Facing rapidly approaching deadlines to apply for funding, the Lassen County Board of Supervisors unanimously directed county staff to move forward with two proposed Homekey projects.
According to an item on the May 23 Board of Supervisors agenda, the California Department of Housing and Community Development published a Notice of Funding Availability for the Round 3 Homekey Program.
According to that agenda packet item, ” The Homekey Program is an opportunity for public entities to develop a broad range of housing types, including but not limited to the quick conversion of motels to permanent housing. Housing developed through the Homekey Program must be for individuals and families experiencing homelessness or who are at risk of homelessness and who are inherently impacted by or at increased risk for medical diseases or conditions due to the COVID-19 pandemic or other communicable diseases.”
The supervisors directed staff to put out a Request for Proposals, and the county received two qualifying proposals from CoWest Investments and Danco Communities.
Grace Poor, Housing Program Manager for Lassen County’s Health and Human Services presented information for the board of supervisors at its Tuesday, July 11 meeting.
She said the Homekey Program is designed to, among other things, provide funding to convert existing facilities into permanent housing.
“CoWest Investments is proposing a Homekey project that would convert a former walk-in medical clinic into 10 units with a potential focus on homeless youth … “
Poor said CoWest has experience rehabbing older buildings and has in-depth knowledge of Lassen County. That property is located on Hospital Lane, and could eventually be expanded to as many as 30 or 40 units in the future, and possibly provide housing for Lassen Community College students as well.
She said Danco Communities proposes a Homekey Project that would convert a local motel into 30 or 40 units. She said Danco Communities has extensive experience developing permanent supportive housing and Homekey Projects.
“We think both of these projects would benefit the community,” Poor said. “We’re hoping to get the board’s approval to move forward with applying to the state for funding for both projects.”
Poor said she didn’t know what state funding would still be available for these projects, but she’s heard money is available for projects in rural areas. She said the bidding process is competitive.
District 5 Supervisor Jason Ingram asked how Megan’s Law would affect the projects.
“The law does allow for background checks to screen out certain types of offenses, including high level sex offenses,” Poor said.
Melanie Westbrook, co-manager of CoWest Investments, said her company’s is in escrow to purchase the property at 560 Hospital Lane for 18 to 24 year olds. She said the phased project would begin with 10 units, and the next phase would be to provide off-campus housing for Lassen Community College students. She said there would not be an on-site manager initially, and the project could grow to “an easy 40” units in the main building and maybe more in the future.
She said she’s spoken to an official at LCC who told her there are homeless college students living by the river, so there is a definite need.
She said the CoWest plan is for 650 to 700 square foot, one-bedroom apartments in a facility above Diamond View School.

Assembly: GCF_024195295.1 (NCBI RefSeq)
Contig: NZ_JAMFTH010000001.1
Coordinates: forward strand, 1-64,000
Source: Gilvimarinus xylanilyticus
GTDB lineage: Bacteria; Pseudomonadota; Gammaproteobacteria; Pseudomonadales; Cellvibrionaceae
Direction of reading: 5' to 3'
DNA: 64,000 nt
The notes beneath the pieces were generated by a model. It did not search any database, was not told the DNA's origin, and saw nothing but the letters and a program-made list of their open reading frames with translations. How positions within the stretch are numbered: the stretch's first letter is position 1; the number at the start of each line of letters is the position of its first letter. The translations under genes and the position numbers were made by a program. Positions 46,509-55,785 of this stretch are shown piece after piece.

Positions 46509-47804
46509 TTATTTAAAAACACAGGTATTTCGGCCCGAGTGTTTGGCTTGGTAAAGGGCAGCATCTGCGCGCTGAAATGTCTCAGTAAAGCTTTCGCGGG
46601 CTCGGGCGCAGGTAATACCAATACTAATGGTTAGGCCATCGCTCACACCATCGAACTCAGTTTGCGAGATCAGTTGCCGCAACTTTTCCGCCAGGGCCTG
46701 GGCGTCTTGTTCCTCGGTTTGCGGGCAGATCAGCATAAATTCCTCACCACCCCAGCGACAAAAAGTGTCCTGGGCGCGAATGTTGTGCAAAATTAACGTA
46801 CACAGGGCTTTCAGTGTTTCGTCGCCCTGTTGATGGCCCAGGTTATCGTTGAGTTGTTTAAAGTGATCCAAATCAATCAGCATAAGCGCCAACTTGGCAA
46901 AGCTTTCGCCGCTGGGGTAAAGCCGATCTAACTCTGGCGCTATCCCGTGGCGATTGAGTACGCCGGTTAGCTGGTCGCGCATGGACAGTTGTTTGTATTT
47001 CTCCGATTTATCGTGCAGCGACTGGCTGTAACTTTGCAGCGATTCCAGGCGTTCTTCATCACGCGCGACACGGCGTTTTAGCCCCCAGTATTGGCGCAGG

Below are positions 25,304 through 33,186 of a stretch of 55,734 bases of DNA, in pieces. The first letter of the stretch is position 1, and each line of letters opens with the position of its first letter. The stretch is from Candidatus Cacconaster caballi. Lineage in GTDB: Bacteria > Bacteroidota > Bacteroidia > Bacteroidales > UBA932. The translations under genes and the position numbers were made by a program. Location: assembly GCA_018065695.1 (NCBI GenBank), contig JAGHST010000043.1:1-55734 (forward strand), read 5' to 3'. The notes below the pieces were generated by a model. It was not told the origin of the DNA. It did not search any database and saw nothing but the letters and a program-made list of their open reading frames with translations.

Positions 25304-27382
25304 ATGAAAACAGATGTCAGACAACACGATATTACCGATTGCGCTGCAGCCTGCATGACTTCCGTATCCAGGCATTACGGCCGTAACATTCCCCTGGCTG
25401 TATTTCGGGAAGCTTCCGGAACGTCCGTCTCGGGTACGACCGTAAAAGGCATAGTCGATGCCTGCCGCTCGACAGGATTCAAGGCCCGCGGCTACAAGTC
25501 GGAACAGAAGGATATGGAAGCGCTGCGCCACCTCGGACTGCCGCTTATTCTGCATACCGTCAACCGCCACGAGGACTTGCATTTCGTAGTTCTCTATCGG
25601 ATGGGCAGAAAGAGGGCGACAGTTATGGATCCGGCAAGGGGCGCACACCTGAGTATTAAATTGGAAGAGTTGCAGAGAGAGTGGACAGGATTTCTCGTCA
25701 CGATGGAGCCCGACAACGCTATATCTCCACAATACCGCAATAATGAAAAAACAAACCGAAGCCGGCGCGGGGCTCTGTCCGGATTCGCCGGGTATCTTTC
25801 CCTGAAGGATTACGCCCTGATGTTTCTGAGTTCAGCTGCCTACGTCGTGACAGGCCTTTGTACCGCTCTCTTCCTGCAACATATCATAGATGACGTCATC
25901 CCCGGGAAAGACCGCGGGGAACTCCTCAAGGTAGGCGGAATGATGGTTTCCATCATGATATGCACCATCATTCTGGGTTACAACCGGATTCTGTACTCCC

Chris Dart, of Danco Communities, said his company is talking with the owner of the 40-unit Travel Inn Motel on Main Street. He said the owner also owns vacant piece of property adjacent to the motel that could be developed into more units in the future.
“We haven’t put the deal together, depending upon how this goes, we’re going to do that today,” Dart said. “But we preliminarily have an agreement on that depending upon how this goes.”
Danco’s plan includes converting a couple of the units into a community space, and plans are to upgrade the units into kitchenettes. This would be the sixth project of its kind for Danco.
District 1 Supervisor Gary Bridges asked County Administrative Officer Richard Egan if there were issues with a county project within the Susanville city limits, and Egan said no because the city is within the county’s jurisdiction.
Dart said the funding comes from the county, and the permitting would be handled by the city. He said this facility would be available to people of all ages.
Bridges told Dart he “wasn’t comfortable” with such a facility right across from the hospital, but Dart said his company would actively manage the property, fence it and keep track of who comes and goes.
Poor said there already is a population living at the Travel Inn that the county has no control over.
Ingram said his family stayed at the motel during a recent fire and the facility was terrible.
He asked which district these projects were in because he wanted to hear that supervisor’s opinion of the proposed projects before he gave direction to staff. The Travel Inn is in District 2, represented by Bridges, but no one knew which supervisor represents the hospital property.
Bridges said, “I’m on the Behavorial Health Board, and there’s a huge need for this. This won’t fill the need, but it will sure work towards it.”
The board directed staff to submit funding applications for both projects. Poor said staff would bring back resolutions to the board’s meeting on July 25 with information about the dollar amounts sought, and the application deadline is July 28.
If everything goes according to plan, the Travel Inn on Main Street near Lassen High School, could provide about 40 housing units for the homeless.